A 0K, an intrinsic semiconductor behaves as a

A 0K, an intrinsic semiconductor behaves as a

Right Answer is:

Perfect insulator


  • At 0 K an intrinsic semiconductor behaves as an insulator.
  • The crystal structure of Si (or Ge) is a tetrahedron with an atom at each vertex.
  • Each Si atom in the crystal contributes four valence electrons so that the atom is tetravalent.
  • The inert ionic core of the Si atom carries a positive charge of +4e.
  • The binding forces between neighboring atoms result from the fact that each Si atom shares its four valence electrons, which are tightly bound to the nucleus, with the four neighboring atoms forming four covalent bonds.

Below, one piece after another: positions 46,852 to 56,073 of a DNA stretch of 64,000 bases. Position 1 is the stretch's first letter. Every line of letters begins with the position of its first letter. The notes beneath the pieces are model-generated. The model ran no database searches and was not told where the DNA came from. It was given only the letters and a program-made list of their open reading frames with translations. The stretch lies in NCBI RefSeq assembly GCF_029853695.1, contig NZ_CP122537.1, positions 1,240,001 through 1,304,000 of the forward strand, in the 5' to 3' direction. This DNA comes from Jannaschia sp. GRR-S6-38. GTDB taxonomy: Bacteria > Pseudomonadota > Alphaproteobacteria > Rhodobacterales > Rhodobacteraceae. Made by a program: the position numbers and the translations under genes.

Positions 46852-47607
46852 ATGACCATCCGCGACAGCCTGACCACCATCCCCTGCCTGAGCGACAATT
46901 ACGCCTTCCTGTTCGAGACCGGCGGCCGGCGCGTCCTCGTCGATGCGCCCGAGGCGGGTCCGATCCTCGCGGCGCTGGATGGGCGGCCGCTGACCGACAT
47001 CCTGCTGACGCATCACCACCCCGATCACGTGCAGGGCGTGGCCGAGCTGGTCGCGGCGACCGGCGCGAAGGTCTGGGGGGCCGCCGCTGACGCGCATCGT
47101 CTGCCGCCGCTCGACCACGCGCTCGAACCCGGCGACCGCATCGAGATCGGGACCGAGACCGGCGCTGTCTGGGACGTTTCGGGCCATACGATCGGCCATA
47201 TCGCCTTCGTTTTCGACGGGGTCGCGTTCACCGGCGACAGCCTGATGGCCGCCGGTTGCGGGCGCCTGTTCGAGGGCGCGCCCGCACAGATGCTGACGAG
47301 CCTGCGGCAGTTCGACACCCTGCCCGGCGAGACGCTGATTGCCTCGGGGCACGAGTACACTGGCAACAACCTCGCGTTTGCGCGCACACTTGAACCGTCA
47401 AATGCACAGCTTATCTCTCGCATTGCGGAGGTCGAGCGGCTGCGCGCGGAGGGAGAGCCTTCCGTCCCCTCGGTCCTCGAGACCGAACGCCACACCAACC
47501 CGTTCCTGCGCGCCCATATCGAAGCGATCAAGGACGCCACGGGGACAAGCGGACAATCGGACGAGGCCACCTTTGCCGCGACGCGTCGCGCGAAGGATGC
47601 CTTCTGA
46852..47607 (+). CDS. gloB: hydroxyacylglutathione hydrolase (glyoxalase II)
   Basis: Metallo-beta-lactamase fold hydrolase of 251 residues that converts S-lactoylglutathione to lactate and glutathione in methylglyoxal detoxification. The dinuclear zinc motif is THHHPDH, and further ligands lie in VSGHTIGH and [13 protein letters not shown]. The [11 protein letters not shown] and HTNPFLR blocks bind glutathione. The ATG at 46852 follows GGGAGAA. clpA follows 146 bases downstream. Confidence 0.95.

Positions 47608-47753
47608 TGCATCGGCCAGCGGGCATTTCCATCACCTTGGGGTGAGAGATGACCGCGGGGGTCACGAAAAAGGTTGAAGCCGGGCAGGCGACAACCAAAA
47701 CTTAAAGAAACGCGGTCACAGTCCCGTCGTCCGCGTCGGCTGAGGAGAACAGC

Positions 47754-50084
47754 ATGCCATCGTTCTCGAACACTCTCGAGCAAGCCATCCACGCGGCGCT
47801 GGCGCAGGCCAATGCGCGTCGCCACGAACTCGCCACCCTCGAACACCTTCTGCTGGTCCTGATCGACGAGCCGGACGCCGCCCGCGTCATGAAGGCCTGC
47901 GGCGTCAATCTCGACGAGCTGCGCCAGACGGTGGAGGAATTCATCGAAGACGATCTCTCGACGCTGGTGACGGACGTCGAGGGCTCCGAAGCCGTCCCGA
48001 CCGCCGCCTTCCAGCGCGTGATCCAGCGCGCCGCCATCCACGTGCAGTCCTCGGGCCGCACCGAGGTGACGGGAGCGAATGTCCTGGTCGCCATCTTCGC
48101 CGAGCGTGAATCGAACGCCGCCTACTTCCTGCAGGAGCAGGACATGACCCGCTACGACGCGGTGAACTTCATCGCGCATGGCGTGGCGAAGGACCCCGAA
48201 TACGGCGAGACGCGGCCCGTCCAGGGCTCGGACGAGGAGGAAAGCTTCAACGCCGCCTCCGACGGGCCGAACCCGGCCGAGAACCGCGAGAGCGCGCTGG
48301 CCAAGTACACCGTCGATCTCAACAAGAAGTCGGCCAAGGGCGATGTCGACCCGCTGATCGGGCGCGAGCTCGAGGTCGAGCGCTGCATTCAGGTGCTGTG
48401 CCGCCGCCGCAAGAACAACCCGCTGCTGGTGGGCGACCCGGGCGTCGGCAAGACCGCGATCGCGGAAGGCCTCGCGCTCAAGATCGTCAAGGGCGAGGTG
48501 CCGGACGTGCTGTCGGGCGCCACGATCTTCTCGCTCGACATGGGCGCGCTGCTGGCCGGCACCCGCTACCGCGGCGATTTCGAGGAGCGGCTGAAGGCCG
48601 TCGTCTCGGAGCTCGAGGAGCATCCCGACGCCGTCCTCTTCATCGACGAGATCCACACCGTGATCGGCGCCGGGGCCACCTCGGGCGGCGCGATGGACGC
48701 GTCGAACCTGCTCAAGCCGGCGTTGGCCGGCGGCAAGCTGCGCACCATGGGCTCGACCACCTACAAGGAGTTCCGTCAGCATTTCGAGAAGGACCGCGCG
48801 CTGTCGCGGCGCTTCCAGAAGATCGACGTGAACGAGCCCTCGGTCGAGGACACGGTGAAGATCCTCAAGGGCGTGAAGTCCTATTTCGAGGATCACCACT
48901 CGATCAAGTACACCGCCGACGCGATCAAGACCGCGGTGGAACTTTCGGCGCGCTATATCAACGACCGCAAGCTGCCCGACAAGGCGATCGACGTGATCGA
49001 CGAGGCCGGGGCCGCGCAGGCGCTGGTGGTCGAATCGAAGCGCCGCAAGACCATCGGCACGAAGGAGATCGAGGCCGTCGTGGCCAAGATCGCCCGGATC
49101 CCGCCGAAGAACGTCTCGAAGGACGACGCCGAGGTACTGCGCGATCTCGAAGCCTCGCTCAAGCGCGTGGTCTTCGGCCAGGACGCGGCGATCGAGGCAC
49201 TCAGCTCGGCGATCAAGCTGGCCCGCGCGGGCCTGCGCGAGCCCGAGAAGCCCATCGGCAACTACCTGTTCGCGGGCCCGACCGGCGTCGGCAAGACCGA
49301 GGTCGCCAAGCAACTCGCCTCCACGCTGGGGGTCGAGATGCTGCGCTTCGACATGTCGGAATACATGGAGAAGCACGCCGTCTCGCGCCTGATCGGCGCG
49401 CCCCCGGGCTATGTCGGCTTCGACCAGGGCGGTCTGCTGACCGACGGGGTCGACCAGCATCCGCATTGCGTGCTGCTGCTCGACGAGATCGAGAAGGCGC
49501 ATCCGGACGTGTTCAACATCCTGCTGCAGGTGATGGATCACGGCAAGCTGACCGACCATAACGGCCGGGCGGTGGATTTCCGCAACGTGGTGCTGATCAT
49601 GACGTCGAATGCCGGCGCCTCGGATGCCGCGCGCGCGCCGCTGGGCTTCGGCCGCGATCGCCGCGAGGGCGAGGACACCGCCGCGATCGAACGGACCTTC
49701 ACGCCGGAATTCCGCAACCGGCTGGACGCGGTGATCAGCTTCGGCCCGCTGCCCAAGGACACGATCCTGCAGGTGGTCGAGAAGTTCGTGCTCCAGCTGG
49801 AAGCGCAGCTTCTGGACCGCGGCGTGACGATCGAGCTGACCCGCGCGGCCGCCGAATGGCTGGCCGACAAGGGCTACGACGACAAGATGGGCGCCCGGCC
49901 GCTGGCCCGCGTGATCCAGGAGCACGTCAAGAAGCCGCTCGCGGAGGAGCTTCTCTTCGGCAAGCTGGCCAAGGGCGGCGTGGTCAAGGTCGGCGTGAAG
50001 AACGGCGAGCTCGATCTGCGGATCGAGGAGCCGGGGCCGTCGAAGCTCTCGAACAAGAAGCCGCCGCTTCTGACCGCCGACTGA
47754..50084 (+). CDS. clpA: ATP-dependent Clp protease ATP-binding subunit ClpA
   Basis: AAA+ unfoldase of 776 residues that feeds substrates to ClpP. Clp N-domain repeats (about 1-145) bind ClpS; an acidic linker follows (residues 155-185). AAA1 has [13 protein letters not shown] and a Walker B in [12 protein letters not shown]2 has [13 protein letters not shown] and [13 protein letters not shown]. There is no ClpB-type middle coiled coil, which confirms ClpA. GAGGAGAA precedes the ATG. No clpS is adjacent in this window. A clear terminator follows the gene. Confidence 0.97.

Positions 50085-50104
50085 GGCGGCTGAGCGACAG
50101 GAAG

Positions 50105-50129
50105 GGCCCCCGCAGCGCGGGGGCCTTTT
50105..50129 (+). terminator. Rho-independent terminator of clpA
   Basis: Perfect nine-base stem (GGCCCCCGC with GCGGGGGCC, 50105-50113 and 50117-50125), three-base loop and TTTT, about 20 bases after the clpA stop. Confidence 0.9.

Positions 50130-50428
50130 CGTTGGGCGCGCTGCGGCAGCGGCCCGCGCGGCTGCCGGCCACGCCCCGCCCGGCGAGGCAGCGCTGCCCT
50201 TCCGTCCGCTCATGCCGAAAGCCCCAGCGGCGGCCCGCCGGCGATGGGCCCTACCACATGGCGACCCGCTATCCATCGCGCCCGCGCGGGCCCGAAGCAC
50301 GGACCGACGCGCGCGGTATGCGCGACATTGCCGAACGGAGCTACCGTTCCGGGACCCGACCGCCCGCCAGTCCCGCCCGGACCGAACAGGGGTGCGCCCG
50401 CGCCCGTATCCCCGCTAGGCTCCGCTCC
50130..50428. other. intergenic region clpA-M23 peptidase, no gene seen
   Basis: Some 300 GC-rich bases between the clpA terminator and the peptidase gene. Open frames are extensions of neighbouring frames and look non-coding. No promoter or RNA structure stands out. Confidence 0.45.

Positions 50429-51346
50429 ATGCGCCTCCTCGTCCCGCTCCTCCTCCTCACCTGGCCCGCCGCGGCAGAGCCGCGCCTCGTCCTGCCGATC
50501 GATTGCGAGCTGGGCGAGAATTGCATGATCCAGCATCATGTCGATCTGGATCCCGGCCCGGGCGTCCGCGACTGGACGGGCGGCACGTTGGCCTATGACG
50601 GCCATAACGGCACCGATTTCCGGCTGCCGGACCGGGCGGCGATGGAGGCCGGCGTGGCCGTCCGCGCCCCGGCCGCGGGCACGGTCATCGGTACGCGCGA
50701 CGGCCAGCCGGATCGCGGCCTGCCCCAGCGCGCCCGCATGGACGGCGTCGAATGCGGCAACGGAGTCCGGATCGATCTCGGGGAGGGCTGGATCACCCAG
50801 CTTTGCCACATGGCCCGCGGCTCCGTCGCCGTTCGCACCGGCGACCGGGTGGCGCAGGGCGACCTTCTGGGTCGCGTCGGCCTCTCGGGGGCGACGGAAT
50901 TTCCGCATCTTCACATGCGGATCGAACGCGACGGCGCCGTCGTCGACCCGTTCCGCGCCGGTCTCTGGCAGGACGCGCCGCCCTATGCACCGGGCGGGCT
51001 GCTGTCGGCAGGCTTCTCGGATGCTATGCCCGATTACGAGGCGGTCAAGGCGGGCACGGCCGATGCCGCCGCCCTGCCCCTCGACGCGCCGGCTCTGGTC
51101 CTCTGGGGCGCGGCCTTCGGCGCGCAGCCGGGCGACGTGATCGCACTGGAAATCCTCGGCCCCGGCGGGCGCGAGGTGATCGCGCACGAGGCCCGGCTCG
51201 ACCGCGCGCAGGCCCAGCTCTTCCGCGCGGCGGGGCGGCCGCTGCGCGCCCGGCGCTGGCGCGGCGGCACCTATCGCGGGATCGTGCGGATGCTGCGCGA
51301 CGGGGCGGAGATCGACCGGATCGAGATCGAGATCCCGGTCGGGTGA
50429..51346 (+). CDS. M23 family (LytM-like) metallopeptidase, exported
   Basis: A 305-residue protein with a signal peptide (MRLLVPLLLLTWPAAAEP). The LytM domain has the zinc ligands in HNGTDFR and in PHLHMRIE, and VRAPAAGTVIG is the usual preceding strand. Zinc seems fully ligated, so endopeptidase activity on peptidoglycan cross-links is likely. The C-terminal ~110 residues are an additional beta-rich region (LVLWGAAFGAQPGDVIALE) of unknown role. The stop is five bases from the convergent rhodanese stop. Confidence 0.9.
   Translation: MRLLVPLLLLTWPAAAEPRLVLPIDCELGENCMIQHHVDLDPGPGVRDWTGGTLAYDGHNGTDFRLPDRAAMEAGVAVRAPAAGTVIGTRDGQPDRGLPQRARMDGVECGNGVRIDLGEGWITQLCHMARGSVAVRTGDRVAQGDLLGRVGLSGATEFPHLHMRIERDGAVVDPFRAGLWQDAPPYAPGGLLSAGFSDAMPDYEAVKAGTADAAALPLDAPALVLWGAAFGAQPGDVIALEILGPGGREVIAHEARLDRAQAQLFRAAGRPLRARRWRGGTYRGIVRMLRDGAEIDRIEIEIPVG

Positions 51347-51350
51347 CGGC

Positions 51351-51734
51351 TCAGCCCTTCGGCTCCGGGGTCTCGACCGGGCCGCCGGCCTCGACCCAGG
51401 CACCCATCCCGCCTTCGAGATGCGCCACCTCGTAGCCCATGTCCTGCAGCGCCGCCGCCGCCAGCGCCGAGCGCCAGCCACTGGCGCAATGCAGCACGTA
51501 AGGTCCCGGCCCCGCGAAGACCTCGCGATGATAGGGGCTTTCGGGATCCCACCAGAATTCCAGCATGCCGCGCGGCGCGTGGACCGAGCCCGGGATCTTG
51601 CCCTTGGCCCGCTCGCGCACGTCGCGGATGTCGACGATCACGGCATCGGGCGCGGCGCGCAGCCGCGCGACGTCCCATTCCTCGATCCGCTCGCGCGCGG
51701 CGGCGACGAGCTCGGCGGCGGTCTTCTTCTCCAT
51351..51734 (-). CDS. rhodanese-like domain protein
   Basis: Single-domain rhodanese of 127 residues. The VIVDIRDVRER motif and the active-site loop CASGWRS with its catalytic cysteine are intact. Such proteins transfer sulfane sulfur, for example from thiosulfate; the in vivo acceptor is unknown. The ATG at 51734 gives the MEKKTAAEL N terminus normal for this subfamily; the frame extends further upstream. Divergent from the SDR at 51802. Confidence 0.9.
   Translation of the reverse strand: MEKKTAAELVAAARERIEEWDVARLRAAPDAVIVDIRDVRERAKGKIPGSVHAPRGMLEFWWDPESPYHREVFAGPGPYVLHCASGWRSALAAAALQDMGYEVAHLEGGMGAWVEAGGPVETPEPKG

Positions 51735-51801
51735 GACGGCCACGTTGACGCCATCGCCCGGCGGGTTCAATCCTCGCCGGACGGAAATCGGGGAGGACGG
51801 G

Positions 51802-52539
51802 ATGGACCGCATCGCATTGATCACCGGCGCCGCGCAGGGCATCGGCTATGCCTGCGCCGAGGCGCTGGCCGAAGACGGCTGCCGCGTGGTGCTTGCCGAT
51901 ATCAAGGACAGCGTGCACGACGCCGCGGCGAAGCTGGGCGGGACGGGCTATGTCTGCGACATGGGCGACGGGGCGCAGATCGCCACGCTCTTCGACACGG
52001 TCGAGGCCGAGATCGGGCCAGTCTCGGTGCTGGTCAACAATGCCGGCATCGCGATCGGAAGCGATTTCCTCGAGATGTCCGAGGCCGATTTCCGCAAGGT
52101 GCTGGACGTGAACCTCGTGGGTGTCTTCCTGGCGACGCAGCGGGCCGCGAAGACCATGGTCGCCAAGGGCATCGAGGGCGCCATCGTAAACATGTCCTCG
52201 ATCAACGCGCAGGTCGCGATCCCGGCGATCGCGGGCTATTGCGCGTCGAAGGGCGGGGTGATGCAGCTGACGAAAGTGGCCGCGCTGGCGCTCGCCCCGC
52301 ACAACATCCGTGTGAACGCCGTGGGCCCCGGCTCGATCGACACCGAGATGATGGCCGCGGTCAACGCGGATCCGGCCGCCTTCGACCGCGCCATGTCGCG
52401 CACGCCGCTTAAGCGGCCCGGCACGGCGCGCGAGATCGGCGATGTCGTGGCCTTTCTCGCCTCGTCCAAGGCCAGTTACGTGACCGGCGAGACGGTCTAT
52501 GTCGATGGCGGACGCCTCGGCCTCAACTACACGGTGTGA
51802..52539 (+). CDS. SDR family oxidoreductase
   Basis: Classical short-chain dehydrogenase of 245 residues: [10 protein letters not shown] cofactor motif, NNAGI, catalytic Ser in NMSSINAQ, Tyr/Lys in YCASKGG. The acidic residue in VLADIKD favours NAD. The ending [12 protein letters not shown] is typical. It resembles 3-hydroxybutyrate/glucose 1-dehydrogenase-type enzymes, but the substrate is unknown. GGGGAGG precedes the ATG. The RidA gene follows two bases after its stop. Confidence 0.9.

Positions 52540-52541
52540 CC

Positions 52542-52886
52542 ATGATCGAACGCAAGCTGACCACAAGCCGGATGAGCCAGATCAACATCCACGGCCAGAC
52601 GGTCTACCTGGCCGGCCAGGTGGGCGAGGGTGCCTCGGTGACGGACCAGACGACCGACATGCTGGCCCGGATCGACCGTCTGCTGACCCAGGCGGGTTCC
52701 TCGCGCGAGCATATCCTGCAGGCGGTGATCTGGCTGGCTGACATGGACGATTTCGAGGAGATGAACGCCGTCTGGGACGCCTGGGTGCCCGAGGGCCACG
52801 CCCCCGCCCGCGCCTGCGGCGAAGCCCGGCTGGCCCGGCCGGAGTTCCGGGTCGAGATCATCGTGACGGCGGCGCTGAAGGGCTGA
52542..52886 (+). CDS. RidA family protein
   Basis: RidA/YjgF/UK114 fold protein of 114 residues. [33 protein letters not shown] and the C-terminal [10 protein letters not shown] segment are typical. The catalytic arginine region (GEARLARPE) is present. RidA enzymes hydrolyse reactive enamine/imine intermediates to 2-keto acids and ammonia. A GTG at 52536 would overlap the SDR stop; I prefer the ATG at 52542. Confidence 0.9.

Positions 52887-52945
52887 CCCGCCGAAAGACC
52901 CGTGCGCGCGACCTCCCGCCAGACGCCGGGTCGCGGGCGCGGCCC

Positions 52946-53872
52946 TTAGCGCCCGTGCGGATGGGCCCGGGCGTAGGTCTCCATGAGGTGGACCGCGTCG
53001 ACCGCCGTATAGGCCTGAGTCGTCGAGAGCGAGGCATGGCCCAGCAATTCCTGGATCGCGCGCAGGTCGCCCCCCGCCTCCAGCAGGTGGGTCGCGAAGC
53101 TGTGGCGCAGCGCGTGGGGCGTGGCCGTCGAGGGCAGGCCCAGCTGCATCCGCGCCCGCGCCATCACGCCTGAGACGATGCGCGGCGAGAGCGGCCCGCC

• The covalent bond is a fairly strong bond, requiring a fair amount of energy to release an electron from it.
  • At a very low temperature ( 0K), the intrinsic Si approaches the ideal structure, and the crystal behaves as an insulator since no free charge carriers are available for conduction to occur.

  • The conduction band is totally unoccupied and the valence band has completely filled.
  • The absence of electrons in the conduction band does not allow current to flow under the influence of an electric field. Therefore, they are insulators at low temperatures.
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